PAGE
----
ASRock Z97 Extreme9 Software And Firmware
Z97 Extreme9 Software
ASRock’s A-Tuning provides Windows users a wide range of software-based overclocking options. Pre-defined profiles include “Turbo 20” and “Turbo 30”, which, rather than provide our Core i7-4790K with 20 and 30% overclocks, instead take it to 4.5GHz at 1.27V and 4.6GHz at 1.32V. Both adjustments occur at the firmware level, requiring a reboot to activate.
“Optimized CPU OC Setting” options for our Core i7-4790K include 4.5, 4.6 and 4.7GHz at 1.25, 1.30 and 1.40V maximum. Though all of these settings were initially stable, the highest 4.7GHz mode eventually caused thermal throttling.
ASRock “Lifestyle” apps include OMG connection control, a power LED disabling utility, a fan tuning utility, a thermal cycling utility called “Dehumidifier”, a tool that turns any USB thumb drive into a login key, an OC profile utility, HDD Saver to power-cycle hard drives that might otherwise seize up after months of inactivity and DISK health reporting.
ASRock OC Tweaker includes the full range of CPU BCLK, CPU multiplier and CPU/DRAM/PCH voltage adjustments available from firmware.
A-Tuning’s status monitor still offers a pop-up screen to display the locations of detected hardware. This is particularly useful when diagnosing a failed component, which might have dropped out of detection due to excessive overclocking.
Z97 Extreme9 Firmware
The top of ASRock’s OC Tweaker menu includes several factory-configured overclocks, which the company believes will work with most unlocked processors. These include Turbo 4.5GHz at 1.23V CPU core, Turbo 4.6GHz at 1.30V, and Turbo 4.7GHz at 1.40V. None of them were stable with our CPU sample, though.
Indeed, our Core i7-4790K is no better at overclocking than the Core i7-4770K that preceded it. The new internal thermal material allows it to take more voltage before throttling, but its less-perfect core also needs more voltage to reach similarly-high frequencies. This CPU doesn't even reach the same 4.6GHz of our previous processor, though the Z97 Extreme9 got us close to that level with a 4.54GHz overclock at 1.28V. The additional voltage required for a 4.6GHz push eventually forces thermal throttling.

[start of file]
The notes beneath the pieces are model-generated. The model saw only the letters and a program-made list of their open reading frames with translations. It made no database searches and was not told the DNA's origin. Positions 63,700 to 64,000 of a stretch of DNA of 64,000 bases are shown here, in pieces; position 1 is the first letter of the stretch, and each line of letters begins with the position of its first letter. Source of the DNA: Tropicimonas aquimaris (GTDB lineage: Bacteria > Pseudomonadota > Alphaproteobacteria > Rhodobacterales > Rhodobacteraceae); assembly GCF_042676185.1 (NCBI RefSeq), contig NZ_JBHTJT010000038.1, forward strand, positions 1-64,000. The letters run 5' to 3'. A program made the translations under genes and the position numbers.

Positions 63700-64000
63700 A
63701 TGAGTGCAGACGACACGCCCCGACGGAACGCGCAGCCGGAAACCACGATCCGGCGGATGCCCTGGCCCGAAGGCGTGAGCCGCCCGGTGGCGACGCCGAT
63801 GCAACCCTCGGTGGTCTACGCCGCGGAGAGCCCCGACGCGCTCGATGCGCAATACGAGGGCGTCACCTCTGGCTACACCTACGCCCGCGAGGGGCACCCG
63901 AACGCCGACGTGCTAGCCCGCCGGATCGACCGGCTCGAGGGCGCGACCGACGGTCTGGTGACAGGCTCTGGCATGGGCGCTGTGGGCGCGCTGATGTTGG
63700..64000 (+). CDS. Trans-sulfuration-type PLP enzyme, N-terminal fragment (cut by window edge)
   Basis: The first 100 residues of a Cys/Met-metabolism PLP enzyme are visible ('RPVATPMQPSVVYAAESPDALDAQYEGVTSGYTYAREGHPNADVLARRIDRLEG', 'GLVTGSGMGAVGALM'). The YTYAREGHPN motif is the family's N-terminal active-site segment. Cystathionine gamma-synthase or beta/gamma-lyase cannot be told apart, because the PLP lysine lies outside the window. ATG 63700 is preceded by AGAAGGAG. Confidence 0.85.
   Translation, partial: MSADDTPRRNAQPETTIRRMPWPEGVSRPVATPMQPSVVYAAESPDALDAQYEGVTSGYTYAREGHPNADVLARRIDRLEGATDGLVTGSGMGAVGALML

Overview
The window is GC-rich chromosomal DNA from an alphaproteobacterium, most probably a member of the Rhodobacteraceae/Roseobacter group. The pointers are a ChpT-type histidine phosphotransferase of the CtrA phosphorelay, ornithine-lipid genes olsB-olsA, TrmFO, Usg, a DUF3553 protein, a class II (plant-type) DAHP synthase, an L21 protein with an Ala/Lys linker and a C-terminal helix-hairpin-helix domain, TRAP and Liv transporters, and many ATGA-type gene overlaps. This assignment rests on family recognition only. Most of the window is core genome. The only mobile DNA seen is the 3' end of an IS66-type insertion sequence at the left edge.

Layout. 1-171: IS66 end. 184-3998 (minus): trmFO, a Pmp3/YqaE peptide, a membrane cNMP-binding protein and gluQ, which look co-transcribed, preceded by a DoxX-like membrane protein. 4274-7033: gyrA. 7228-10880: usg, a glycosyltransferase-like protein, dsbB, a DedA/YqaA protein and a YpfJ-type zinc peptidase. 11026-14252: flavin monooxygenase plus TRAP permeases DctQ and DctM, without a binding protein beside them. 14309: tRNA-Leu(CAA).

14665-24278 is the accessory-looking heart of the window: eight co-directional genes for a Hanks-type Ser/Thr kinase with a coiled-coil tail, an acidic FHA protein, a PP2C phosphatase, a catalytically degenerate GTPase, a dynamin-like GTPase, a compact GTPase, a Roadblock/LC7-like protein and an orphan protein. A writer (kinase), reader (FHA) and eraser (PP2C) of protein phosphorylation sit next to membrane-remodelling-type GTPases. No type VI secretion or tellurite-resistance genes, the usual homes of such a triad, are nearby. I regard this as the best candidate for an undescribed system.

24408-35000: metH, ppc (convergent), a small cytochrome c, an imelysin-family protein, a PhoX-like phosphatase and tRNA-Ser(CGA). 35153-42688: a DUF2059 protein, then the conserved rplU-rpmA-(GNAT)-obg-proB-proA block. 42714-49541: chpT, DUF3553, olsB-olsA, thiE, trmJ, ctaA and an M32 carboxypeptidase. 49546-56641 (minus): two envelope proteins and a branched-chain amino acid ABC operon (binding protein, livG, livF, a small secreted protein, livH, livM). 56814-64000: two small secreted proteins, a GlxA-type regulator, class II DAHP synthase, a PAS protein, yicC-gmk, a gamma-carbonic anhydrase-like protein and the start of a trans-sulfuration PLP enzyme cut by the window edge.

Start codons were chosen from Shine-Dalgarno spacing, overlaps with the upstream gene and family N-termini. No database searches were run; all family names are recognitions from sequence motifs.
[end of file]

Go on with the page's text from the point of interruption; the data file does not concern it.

We’ve grown to expect unreported extra DIMM voltage from every board on the market, and a 1.625V setting that produces our desired 1.65V level isn’t too far off compared to ASRock’s competitors.
The Z97 Extreme9 had no trouble topping our memory’s DDR3-2800 data rate, even with all four modules installed. Primary, secondary and tertiary timings are all individually selectable to enable even better overclocks or lower response times.
The software-controllable HDD Saver feature, which occasionally powers-up idle drives, finds its firmware basis in the Z97 Extreme9’s UEFI. Further advancements can be found in an assortment of Web-based features, such as server-to-thumb drive downloads for drivers and an email-based tech service utility. Frequently needed by overclockers, ASRock Instant Flash firmware updater and three “User Profiles” for overclocking configuration storage are accessible from the same “Tools” menu.
This needs a follow-up with x16x16 PEX vs x8x8 native vs x16x16 LGA2011 and, hopefully, x8x8x8x8 PEX vs x16x8x8x8 native on LGA2011.
If you really can afford 3 GPUs, you should really be starting with X99. For Z97, full-size ATX boards are kind of a waste due to the limit on available PCIe lanes, unless you want just 1 GPU and a bunch of other 1-2-lane expansion boards. I would have preferred seeing what you can get in a uATX (or possibly mITX) solution for the same budget in a package that's arguably a better fit to cater to the SLI/CF crowd and easier to fit in a case.
That one MSI board...I hope that price isn't accurate, that they're currently out of stock or something else is going on, as in, it's being shipped from S. Korea...